A gallant Loughrea threw everything at the title-holders for the second time in eight days. Playing some glorious hurling and totally committed, they still couldn’t shift Conor Cooney and his colleagues from their lofty perch.

Oh, they had chances to take Sunday’s replay to extra-time, and they will be haunted by late efforts from Neil Keary (twice) and Jamie Ryan which drifted wide of the posts. It was probably the only period over the two matches that Loughrea’s nerve failed them.

For more, read this week’s Connacht Tribune.

Connacht Tribune Digital Edition App

Download the Connacht Tribune Digital Edition App to access to Galway’s best-selling newspaper.

Click HERE to download it for iPhone and iPad from Apple’s App Store, or HERE to get the Android Version from Google Play.

Or purchase the Digital Edition for PC, Mac or Laptop from Pagesuite  HERE.

Get the Connacht Tribune Live app
The Connacht Tribune Live app is the home of everything that is happening in Galway City and county. It’s completely FREE and features all the latest news, sport and information on what’s on in your area. Click HERE to download it for iPhone and iPad from Apple’s App Store, or HERE to get the Android Version from Google Play.

 

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CITY TRIBUNE

Treviso visit the Sportsground in what is a must-win clash for home side

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It is not the game you’d have picked out as being a potential season-defining one for Connacht, but defeat at home to Treviso this Saturday (3.15pm) would as good as end the domestic season for the western province with only three chocolates eaten from the Advent Calendar.

Connacht go into the game on the back of yet another game in which they flattered to deceive, a poor display against Munster undoing a lot of the good work of a run of three wins in four games that proceeded last weekend’s trip to Thomond Park.

Head coach, Peter Wilkins, says the players had a tough and hard-hitting review of that game on Monday, and that while they will take the lessons learned from their displays, it is in the past now, with all the focus now on tomorrow’s game.

“The players have been in a really positive headspace, it was a really constructive, but I would say also a confronting review [of the Munster game], and that is what the needed, players taking ownership of mistakes and decision making.

“It is one thing standing up in front of the group and saying ‘I own that’ but it is also about coming up with solutions, how you as an individual or a team can do better next time, they didn’t need picking up emotionally, but there was a fiery determination to do better next time,” he said.

Wilkins, who took over from Andy Friend as head coach ahead of the start of this season, admits that the performance and result against Munster “wasn’t good enough, I think the result and the scoreline reflects that”, but there is no sense of panic in, or pressure on, the squad.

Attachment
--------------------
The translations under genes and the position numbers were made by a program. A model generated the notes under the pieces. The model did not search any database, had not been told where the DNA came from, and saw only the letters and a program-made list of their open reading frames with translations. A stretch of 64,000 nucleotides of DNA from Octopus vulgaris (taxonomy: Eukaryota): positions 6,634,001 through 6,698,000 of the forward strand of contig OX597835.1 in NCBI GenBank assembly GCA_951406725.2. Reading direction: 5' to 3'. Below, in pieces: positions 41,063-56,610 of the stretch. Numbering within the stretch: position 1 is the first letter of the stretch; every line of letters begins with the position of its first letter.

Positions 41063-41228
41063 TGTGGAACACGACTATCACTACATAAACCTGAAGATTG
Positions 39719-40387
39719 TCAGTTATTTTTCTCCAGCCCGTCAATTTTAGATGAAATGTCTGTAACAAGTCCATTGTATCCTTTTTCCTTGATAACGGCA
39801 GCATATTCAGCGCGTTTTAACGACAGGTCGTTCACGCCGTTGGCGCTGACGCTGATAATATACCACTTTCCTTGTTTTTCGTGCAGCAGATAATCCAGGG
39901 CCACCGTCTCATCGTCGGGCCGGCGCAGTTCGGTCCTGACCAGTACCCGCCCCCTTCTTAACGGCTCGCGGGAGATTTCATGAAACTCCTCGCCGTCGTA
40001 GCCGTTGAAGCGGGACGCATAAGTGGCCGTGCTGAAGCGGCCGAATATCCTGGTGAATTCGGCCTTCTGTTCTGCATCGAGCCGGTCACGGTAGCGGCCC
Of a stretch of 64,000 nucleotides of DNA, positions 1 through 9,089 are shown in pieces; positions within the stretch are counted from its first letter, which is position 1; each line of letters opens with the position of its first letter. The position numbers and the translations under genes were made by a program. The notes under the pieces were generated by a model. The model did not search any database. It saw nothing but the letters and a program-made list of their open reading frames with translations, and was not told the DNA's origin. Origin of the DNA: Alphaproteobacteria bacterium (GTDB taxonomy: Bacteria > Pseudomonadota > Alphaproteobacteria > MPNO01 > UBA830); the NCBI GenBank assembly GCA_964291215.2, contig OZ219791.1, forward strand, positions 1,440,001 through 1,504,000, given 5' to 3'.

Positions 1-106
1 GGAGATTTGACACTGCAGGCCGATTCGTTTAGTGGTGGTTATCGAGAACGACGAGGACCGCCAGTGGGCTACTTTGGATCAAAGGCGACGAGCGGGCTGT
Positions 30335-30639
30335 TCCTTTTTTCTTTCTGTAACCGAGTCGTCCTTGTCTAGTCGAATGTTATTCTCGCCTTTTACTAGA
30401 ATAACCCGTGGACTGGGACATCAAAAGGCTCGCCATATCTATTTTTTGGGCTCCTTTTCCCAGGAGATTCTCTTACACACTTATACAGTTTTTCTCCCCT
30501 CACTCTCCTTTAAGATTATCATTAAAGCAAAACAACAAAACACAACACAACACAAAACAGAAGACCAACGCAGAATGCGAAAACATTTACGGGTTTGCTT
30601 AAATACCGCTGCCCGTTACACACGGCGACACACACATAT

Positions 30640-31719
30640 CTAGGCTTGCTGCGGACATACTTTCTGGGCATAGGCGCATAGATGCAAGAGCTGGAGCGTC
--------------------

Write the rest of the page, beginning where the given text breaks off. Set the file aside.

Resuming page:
“I don’t think there is an increasing pressure,” he said when asked if Connacht were now entering the realm of must-win games.

For more, read this week’s Connacht Tribune.

Connacht Tribune Digital Edition App

Download the Connacht Tribune Digital Edition App to access to Galway’s best-selling newspaper.

Click HERE to download it for iPhone and iPad from Apple’s App Store, or HERE to get the Android Version from Google Play.

Or purchase the Digital Edition for PC, Mac or Laptop from Pagesuite  HERE.

Get the Connacht Tribune Live app
The Connacht Tribune Live app is the home of everything that is happening in Galway City and county. It’s completely FREE and features all the latest news, sport and information on what’s on in your area. Click HERE to download it for iPhone and iPad from Apple’s App Store, or HERE to get the Android Version from Google Play.

 

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CITY TRIBUNE

Thompson the hero as Salthill pull out all the stops in victory

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Salthill Knocknacarra's Lauren O’Donnell secures possession ahead of Chloe Johnston of O’Dwyer's during Sunday's All-Ireland Club Junior Ladies Football semi-final at the Prairie. Photos: Joe O'Shaughnessy.

Salthill/Knocknacarra 1-7

 O’Dwyer’s 1-6

DARREN KELLY IN THE PRAIRIE

SALTHILL/Knocknacarra’s tales of achievement across all four codes in the last 12 months reached another milestone last Sunday as their ladies football team qualified for the All-Ireland Junior Final.

Last December, the senior hurlers became Connacht champions before the camogie side marched on to a national decider in Croke Park last March.

John O’Mahony’s footballers were just one point short of Moycullen in October’s senior football final. But as the countdown to Christmas began with Friday’s Toy Show, the ladies footballers are 60 minutes away from the club’s biggest present since 2006.

The city side won’t grace Croke Park like their camogie counterparts but overcame torrential conditions to reach to win an All-Ireland semi-final and will face Cork’s Naomh Abán on Sunday week.

Lauren O’Donnell’s goal was the first half highlight as the sun and blue skies graced the occasion, next door to the county senior hurling final replay. But Mother Nature turned vicious upon Loughrea’s defeat in Pearse Stadium and with a half-hour later start, this semi-final felt the full force of the sudden change in weather.

For more, read this week’s Connacht Tribune.

Connacht Tribune Digital Edition App

Download the Connacht Tribune Digital Edition App to access to Galway’s best-selling newspaper.

Click HERE to download it for iPhone and iPad from Apple’s App Store, or HERE to get the Android Version from Google Play.

Or purchase the Digital Edition for PC, Mac or Laptop from Pagesuite  HERE.

Get the Connacht Tribune Live app
The Connacht Tribune Live app is the home of everything that is happening in Galway City and county. It’s completely FREE and features all the latest news, sport and information on what’s on in your area. Click HERE to download it for iPhone and iPad from Apple’s App Store, or HERE to get the Android Version from Google Play.